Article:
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Table 1 Overview of alcohol and diet-related NCD prevention policy non-decisions in South Africa

From: Do international trade and investment agreements generate regulatory chill in public health policymaking? A case study of nutrition and alcohol policy in South Africa

Description of policy or regulation Status
Ban on marketing of unhealthy food and non-alcoholic beverages to all school-aged children Drafted in 2014, not progressed.
Mandatory front-of-pack nutrition labelling of food and non-alcoholic beverages Drafted in 2014, remains under development.
Tax on sugar sweetened beverages Introduced in 2019 at 11%, reduced from the originally proposed 20% (supported by evidence indicating this higher rate would be more effective).
Ban on marketing of infant formula Comprehensive policy adopted in 2012 but policy process significantly delayed.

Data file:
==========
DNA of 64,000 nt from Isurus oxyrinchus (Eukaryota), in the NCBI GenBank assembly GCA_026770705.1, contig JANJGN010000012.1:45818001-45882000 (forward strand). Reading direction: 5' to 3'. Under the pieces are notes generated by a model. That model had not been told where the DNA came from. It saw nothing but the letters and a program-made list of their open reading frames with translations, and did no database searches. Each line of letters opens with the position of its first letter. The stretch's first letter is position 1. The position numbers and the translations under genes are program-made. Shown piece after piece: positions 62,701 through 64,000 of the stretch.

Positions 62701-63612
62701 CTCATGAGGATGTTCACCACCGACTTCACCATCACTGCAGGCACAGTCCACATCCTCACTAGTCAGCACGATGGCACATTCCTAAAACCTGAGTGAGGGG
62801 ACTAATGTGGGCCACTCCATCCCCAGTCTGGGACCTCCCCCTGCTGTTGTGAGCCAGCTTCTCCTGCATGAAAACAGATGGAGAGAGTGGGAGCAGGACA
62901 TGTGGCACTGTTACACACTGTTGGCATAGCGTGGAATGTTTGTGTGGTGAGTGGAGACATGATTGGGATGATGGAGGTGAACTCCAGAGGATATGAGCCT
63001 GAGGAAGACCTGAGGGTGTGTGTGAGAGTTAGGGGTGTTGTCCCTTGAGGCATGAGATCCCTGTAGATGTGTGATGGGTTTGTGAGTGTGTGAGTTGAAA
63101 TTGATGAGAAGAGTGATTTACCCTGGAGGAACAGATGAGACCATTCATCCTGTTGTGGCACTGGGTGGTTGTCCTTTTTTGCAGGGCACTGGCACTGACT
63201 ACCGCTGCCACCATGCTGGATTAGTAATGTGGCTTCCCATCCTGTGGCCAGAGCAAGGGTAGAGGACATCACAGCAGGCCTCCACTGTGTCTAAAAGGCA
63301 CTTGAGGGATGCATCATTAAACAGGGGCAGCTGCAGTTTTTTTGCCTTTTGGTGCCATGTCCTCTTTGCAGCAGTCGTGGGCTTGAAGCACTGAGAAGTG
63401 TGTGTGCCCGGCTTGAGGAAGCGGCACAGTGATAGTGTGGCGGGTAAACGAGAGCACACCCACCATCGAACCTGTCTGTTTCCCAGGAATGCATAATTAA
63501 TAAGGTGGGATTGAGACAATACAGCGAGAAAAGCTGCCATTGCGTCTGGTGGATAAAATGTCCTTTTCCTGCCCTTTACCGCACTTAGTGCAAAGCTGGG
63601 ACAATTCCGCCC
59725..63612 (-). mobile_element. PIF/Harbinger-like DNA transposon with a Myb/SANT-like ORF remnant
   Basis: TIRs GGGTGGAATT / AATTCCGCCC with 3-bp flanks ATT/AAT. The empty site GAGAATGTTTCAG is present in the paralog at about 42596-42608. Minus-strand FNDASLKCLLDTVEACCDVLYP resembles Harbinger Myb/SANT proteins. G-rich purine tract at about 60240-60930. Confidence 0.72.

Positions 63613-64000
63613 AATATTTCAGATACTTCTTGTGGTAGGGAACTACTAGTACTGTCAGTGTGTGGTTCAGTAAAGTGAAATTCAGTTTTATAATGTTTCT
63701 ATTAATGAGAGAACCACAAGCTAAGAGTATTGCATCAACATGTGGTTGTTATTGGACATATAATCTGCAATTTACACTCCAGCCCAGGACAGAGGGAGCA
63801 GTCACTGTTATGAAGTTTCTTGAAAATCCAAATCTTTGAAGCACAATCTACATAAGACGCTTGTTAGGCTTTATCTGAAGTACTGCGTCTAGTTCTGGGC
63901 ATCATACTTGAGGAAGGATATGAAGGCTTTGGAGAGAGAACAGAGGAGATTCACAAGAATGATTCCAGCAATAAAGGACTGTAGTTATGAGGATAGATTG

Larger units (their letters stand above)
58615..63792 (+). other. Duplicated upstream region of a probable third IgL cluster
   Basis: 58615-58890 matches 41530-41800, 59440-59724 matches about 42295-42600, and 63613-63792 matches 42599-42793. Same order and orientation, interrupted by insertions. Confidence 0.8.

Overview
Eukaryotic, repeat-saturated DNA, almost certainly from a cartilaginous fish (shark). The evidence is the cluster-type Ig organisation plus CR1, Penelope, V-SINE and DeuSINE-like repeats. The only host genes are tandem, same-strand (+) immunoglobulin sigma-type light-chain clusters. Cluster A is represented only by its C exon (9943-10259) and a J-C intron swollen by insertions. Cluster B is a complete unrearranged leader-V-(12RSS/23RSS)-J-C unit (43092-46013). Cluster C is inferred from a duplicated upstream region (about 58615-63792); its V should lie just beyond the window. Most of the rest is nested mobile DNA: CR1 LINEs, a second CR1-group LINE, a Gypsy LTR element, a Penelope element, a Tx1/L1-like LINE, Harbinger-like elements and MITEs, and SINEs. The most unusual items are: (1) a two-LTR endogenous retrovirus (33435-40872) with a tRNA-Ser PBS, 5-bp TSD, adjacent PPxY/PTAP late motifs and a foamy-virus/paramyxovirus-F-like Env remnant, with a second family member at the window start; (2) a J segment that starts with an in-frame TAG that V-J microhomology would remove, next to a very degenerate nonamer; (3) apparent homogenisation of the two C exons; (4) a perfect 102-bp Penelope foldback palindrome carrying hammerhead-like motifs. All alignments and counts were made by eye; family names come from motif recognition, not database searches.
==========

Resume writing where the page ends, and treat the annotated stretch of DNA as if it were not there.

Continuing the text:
Ban on marketing of alcoholic beverages Currently under the Liquor Act of 2003 it is prohibited to advertise alcohol targeting minors or to use false or misleading advertising [59]. A new Control of Marketing of Alcoholic Beverages Bill drafted in 2013, includes provisions to ban advertising, sports sponsorships and promotion of alcoholic beverages [60] has not progressed.
Health warning labelling on alcoholic beverage containers In 2017 draft amendments to existing health warning labelling regulation (2007) were published, increasing the size of warning labels and requiring regular rotation of seven heath warning messages [61]. These ammendments were later repealed in 2020.
Increasing the drinking age to 21, banning alcohol trade within 100 m of schools and churches and liability clauses for alcohol retailers. The draft Liquor amendment Bill of 2016 [62] containing these (among other) regulations has undergone three revisions and remains under consideration.
Controlling the production and sale of certain alcoholic products by changing the alcohol content of what was deemed as liquor from 1% of volume to 0.5% and to regulate the import and export of certain alcoholic products. The draft Liquor Products Amendment Bill 2016 [63] containing these (among other) regulations has undergone three revisions and remains under consideration.